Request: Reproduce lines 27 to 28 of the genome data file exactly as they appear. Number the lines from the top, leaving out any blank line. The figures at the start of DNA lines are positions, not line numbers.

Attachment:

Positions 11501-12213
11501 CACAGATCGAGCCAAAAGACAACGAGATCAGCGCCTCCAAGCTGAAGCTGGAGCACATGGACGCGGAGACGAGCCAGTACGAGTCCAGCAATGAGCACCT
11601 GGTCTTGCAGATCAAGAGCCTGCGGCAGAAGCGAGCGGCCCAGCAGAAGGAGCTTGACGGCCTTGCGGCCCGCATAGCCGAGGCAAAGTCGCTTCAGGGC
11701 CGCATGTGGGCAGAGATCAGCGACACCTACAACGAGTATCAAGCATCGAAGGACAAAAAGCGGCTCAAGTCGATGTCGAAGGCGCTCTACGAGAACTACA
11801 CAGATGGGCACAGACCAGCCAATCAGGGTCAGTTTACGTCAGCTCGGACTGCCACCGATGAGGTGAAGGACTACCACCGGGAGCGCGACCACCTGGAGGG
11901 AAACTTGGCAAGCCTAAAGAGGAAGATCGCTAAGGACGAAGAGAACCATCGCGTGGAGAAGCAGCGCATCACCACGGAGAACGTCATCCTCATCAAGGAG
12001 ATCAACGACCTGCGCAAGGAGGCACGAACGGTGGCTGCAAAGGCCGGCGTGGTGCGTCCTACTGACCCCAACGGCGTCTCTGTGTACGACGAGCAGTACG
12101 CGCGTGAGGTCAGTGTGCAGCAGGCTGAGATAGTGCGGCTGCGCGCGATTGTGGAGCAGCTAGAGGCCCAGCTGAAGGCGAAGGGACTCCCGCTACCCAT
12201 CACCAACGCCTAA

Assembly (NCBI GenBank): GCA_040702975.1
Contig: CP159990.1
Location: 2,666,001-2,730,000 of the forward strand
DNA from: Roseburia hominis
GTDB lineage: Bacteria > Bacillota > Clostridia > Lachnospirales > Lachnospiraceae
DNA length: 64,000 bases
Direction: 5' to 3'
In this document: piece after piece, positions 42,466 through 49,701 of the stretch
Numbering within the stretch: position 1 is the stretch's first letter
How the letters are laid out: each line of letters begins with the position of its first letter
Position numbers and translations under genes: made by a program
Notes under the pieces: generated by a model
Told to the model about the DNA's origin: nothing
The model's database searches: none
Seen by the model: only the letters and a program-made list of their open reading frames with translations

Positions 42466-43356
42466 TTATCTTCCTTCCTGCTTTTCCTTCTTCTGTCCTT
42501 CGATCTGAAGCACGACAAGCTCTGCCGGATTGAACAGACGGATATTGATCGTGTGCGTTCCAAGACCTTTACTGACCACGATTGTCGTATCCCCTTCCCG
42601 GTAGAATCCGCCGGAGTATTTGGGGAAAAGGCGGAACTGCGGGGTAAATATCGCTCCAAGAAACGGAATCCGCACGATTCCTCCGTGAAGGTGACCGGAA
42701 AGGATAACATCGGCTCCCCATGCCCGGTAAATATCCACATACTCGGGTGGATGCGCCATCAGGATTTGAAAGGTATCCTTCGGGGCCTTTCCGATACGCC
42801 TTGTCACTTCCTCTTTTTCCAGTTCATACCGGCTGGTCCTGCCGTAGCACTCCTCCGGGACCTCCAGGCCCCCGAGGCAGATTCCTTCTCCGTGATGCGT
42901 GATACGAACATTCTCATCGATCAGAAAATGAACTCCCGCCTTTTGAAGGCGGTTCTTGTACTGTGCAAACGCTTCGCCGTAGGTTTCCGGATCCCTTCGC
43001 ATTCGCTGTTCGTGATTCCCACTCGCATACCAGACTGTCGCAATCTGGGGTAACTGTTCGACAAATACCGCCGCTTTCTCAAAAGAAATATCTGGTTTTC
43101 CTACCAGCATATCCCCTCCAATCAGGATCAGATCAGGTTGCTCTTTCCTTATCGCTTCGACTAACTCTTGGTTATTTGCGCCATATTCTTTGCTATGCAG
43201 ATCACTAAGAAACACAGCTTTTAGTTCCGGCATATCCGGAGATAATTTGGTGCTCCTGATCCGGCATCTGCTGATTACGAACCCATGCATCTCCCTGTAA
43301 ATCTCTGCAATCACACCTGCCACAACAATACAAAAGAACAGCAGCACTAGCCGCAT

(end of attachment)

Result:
42501 CGATCTGAAGCACGACAAGCTCTGCCGGATTGAACAGACGGATATTGATCGTGTGCGTTCCAAGACCTTTACTGACCACGATTGTCGTATCCCCTTCCCG
42601 GTAGAATCCGCCGGAGTATTTGGGGAAAAGGCGGAACTGCGGGGTAAATATCGCTCCAAGAAACGGAATCCGCACGATTCCTCCGTGAAGGTGACCGGAA